According to information from Neues Deutschland, key figures associated with the neo-Nazi milieu have not been included on the witness list. One absentee is Carsten Szczepanski, alias “Piato”, a former undercover agent for the Brandenburg state intelligence agency who now lives incognito under a witness protection program. Research by the Tagesspiegel suggests that he may have played a direct role in the disappearance of the NSU into the underground. Either he did not inform his paymasters or the intelligence agency was directly involved in covering up for him. The Brandenburg Interior Ministry has refused to comment on the affair.
Also lacking on the witness list is Jan Werner, former head of the neo-Nazi network Blood and Honour in the state of Saxony. He is suspected of having supplied the NSU trio with weapons. Max Florian Burghard is also not on the list. He is alleged to have assisted the trio in obtaining an apartment and providing documents. Contacts of the trio in Bavaria and Baden-Württemberg, where six of the ten murders took place, are also absent from the witness list, according to Neues Deutschland .
Such anomalies revealed in the past few months point to a deliberate attempt to ensure that the involvement of state intelligence agencies in the murders is kept out of the trial. The chairman of the parliamentary committee of inquiry into the NSU, Sebastian Edathy, put forward arguments supporting such suspicions. “You should not overload expectations in the trial”, he said. The Munich judges had the task of examining whether the guilt of the accused was proven. The trial would not be able to provide explanations for the unprecedented failure of security agencies, he continued, saying that was a matter for his own committee.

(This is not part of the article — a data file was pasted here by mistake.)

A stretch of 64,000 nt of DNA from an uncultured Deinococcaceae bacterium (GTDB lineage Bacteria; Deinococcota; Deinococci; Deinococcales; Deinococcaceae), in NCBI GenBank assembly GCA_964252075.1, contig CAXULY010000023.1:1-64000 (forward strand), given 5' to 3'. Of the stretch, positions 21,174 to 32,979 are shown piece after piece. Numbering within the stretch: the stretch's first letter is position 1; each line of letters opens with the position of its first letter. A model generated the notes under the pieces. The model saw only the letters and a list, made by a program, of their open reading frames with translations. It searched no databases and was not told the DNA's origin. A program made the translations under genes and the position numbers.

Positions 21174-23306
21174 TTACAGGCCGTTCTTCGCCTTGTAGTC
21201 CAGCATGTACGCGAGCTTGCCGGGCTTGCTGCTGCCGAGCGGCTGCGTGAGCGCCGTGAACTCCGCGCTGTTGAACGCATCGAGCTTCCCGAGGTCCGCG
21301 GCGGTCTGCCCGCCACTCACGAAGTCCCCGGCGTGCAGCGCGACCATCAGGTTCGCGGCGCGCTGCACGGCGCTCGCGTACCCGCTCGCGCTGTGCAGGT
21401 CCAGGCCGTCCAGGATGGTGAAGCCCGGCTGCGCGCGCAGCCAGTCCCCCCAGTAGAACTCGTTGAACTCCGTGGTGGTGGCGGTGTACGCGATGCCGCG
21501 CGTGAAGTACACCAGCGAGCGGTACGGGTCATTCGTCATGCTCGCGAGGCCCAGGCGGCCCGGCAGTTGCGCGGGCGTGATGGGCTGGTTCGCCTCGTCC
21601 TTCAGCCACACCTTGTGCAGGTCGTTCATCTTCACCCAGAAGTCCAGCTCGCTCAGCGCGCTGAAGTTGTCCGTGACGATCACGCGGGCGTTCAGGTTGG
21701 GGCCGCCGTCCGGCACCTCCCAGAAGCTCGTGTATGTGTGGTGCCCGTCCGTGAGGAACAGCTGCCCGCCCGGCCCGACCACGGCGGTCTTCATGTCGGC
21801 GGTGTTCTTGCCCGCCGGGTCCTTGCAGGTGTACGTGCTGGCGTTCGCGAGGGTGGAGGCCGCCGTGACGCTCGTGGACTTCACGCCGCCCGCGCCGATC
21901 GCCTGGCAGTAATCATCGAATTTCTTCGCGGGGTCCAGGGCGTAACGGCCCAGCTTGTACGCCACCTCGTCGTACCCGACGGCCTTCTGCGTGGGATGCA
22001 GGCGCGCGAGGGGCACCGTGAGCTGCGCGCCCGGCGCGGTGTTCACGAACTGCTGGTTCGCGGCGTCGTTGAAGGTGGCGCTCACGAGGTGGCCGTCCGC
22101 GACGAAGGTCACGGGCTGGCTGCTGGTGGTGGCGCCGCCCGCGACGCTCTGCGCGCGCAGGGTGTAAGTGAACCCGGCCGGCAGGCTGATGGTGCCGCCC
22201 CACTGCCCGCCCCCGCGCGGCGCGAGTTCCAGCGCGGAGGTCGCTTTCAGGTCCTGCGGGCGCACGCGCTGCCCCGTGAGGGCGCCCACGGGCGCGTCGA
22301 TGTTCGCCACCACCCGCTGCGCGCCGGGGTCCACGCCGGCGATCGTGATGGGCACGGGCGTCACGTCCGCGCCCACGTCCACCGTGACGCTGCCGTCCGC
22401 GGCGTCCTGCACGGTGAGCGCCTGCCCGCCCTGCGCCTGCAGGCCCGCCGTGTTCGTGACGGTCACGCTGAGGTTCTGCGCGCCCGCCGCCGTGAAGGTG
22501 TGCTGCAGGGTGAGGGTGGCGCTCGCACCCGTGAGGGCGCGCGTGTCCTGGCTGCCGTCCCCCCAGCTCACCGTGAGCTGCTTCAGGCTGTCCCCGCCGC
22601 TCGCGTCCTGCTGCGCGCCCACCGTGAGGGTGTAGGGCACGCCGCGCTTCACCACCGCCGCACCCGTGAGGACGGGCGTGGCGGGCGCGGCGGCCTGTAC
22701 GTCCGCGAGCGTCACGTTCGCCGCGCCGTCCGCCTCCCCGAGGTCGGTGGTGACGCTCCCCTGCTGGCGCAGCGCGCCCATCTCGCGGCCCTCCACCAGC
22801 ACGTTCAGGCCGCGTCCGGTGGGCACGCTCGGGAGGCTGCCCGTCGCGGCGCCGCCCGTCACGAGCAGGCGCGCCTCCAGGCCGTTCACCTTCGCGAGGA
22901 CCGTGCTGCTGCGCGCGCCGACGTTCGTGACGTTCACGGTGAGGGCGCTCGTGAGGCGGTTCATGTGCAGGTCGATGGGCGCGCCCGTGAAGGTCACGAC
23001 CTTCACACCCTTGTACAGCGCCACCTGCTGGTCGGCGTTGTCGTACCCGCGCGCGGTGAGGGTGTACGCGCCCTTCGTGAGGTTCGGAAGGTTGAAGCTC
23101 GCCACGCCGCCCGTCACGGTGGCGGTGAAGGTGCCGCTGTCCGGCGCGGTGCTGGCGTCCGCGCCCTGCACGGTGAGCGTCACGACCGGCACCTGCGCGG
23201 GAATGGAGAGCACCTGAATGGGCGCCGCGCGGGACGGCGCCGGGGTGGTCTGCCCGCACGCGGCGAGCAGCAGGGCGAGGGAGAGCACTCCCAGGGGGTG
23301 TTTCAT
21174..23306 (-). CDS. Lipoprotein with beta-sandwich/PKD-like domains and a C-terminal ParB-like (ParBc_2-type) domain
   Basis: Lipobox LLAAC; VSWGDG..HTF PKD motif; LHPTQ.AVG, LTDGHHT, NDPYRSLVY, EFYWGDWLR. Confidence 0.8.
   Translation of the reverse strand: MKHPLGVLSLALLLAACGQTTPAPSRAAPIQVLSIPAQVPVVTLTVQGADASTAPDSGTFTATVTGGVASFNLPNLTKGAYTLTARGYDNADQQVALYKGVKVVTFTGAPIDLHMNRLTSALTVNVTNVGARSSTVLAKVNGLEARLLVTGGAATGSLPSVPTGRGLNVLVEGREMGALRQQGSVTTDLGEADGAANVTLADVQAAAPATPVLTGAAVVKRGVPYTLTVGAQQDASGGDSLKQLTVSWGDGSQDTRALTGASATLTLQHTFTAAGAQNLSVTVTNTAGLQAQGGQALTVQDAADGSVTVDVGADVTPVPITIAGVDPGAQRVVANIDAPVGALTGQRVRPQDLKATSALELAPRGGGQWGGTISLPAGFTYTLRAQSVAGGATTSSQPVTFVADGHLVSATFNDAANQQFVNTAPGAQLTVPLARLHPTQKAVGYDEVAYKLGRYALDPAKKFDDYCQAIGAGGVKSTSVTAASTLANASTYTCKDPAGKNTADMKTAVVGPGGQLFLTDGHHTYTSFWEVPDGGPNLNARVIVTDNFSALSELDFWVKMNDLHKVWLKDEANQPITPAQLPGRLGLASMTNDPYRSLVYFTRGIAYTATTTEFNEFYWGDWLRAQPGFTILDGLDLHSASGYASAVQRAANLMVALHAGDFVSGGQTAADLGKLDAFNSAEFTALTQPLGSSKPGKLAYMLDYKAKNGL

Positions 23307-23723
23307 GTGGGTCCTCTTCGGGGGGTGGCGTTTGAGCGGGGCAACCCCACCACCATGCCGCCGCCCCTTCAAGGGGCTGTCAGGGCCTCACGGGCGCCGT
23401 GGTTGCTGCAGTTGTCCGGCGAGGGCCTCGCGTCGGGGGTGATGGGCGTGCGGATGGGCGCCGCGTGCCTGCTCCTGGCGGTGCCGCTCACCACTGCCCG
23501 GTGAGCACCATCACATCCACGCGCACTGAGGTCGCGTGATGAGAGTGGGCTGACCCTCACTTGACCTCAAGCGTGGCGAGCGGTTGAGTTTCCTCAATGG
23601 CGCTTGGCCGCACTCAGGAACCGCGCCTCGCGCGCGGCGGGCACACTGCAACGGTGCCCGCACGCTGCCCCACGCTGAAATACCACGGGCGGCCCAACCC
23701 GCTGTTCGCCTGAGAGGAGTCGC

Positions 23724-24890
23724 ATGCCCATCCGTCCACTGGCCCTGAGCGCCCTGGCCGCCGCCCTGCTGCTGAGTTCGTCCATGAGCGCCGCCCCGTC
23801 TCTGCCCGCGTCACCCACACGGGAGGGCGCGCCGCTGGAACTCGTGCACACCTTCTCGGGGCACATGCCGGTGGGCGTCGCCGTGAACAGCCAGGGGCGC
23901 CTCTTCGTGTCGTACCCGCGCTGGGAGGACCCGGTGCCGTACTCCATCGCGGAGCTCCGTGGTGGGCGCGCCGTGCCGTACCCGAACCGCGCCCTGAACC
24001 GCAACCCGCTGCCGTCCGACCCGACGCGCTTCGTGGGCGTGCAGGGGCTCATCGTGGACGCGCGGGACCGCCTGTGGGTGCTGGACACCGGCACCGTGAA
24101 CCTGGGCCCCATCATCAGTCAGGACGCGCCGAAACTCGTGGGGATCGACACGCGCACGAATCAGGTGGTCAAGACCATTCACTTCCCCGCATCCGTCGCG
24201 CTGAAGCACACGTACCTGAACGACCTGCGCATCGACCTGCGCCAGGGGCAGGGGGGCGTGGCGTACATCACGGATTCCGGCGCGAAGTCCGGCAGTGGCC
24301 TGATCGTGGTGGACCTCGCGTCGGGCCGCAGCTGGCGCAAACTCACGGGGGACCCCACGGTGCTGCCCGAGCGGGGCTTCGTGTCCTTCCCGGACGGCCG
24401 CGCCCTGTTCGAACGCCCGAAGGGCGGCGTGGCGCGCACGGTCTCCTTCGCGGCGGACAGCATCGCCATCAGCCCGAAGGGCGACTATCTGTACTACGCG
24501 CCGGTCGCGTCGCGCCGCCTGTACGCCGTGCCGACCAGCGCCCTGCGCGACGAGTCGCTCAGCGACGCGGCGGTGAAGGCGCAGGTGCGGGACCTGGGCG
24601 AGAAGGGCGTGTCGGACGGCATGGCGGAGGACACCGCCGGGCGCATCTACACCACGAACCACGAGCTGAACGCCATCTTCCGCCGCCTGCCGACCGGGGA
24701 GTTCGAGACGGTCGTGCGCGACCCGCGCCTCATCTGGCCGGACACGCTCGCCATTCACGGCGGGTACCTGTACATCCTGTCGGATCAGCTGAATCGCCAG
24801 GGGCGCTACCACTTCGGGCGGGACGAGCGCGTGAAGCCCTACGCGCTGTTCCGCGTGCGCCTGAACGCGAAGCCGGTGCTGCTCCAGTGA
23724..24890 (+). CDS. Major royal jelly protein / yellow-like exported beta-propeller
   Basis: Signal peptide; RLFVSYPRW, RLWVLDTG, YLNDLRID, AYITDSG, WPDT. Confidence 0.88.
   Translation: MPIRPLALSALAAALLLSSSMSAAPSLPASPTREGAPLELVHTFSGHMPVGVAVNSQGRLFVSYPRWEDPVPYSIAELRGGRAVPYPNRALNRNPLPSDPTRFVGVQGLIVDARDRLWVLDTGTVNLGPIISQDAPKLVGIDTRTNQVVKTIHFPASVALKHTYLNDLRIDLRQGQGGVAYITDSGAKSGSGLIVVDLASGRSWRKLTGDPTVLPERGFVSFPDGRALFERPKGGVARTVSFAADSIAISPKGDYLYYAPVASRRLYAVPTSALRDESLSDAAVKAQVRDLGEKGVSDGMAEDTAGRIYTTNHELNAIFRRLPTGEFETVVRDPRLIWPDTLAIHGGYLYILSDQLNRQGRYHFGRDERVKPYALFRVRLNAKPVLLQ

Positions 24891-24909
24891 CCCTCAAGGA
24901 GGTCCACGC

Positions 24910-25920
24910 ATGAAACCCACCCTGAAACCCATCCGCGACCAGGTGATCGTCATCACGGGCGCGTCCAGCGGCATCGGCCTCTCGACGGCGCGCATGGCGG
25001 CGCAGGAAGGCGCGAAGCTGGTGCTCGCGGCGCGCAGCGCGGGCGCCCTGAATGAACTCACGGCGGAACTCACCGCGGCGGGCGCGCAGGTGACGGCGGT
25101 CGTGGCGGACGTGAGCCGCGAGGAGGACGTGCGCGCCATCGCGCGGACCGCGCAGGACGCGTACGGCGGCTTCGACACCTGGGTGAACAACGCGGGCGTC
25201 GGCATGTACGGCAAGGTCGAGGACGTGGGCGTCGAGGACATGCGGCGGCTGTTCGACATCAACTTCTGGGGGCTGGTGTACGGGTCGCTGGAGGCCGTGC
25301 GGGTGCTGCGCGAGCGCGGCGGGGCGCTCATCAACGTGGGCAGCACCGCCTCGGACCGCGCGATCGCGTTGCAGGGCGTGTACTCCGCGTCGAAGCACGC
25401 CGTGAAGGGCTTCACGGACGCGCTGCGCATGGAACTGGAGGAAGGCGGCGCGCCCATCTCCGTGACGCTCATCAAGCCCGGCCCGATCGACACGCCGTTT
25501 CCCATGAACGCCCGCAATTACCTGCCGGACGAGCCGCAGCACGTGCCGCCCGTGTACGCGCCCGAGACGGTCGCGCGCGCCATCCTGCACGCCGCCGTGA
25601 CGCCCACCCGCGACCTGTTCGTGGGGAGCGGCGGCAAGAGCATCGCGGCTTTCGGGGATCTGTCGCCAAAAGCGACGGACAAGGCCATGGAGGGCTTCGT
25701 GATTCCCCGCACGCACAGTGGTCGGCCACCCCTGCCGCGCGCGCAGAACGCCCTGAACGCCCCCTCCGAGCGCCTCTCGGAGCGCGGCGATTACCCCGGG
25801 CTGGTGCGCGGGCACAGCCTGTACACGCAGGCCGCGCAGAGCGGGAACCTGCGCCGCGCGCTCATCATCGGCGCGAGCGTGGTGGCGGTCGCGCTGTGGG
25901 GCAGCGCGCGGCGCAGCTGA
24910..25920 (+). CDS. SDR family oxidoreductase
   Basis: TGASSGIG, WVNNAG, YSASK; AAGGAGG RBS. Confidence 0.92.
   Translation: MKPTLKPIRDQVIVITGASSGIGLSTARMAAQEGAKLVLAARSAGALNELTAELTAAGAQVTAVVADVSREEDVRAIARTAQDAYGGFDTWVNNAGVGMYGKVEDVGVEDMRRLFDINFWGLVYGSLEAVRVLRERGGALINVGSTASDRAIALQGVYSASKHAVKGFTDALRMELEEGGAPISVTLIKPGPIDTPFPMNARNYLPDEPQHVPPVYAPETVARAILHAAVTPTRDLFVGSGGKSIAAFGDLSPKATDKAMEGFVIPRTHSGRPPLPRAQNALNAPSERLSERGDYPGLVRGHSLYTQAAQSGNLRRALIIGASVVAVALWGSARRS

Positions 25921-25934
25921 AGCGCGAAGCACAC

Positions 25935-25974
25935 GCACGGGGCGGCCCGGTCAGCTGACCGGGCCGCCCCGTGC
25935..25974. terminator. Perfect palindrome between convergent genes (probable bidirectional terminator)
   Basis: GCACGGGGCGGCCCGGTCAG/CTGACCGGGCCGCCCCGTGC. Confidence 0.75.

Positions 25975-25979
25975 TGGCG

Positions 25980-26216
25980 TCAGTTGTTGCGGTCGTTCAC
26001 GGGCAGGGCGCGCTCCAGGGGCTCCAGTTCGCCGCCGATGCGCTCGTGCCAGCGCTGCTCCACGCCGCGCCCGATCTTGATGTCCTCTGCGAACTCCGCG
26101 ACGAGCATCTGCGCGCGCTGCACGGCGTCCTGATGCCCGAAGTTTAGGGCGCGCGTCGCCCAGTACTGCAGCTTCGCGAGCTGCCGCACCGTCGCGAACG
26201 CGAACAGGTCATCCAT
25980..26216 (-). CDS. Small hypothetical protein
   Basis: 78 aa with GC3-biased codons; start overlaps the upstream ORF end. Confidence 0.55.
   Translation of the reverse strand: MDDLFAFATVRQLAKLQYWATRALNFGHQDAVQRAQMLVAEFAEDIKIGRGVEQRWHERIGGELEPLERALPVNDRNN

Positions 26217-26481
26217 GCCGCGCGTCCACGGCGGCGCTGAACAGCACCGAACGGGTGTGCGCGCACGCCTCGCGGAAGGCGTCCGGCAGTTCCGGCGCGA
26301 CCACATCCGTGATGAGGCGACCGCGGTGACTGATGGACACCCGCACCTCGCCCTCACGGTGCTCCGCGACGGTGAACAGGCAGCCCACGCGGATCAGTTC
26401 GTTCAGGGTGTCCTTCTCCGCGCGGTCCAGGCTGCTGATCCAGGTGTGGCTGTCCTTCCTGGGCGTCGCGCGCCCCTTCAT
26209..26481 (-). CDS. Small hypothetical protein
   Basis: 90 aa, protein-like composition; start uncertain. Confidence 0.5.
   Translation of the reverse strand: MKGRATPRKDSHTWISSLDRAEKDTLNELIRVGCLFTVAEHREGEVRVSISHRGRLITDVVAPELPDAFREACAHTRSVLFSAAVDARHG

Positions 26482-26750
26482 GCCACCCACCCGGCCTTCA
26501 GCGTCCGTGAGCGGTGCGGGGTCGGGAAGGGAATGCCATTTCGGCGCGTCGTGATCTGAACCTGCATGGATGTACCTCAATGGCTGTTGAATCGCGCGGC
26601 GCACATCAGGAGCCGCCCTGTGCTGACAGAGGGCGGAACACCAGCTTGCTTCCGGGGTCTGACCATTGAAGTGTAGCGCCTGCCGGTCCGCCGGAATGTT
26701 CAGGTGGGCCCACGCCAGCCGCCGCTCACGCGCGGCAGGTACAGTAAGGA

The relatives of the victims appearing as plaintiffs, however, do expect to learn a great deal from the trial precisely because the parliamentary committee and state investigations have done so little to elucidate the role of the secret services.
Although it has now emerged that the Federal Office (BFV), the state intelligence agencies (LFV), the Military Counterintelligence Service (MAD) and the Berlin State Office of Criminal Investigation (LKA) had at least 24 undercover agents placed in the direct vicinity of the NSU, these agencies refuse to hand over key files to the investigating committees. A number of highly relevant documents were officially destroyed after the NSU murders became public.
There are numerous indications that the intelligence services funded the circles around the NSU, protected the gang from prosecution and largely provided the personnel. In the case of several murders an official of the Hesse state intelligence agency was in the immediate vicinity of the crime scene. But so far, not a single representative of the intelligence services has been prosecuted.
This is unlikely to change with the trial in Munich. This is evident not only from the behavior up to now of presiding judge, but also from the fact that Zschäpe’s lawyer Anja Sturm has announced that her client will not testify in court.
Zschäpe’s decision to remain silent has been directly animated by government agencies. Already in December 2011, shortly after her arrest, the Federal Interior Ministry declared that Zschäpe’s involvement in murder, accessory to murder and membership of a terrorist organization could not be proven if she failed to testify.
The two alleged accomplices of Zschäpe can no longer be tried. They died during a police operation on November 4, 2011, which first brought the activities of the NSU to light. There are considerable doubts regarding the official version of their deaths, that they were suicides.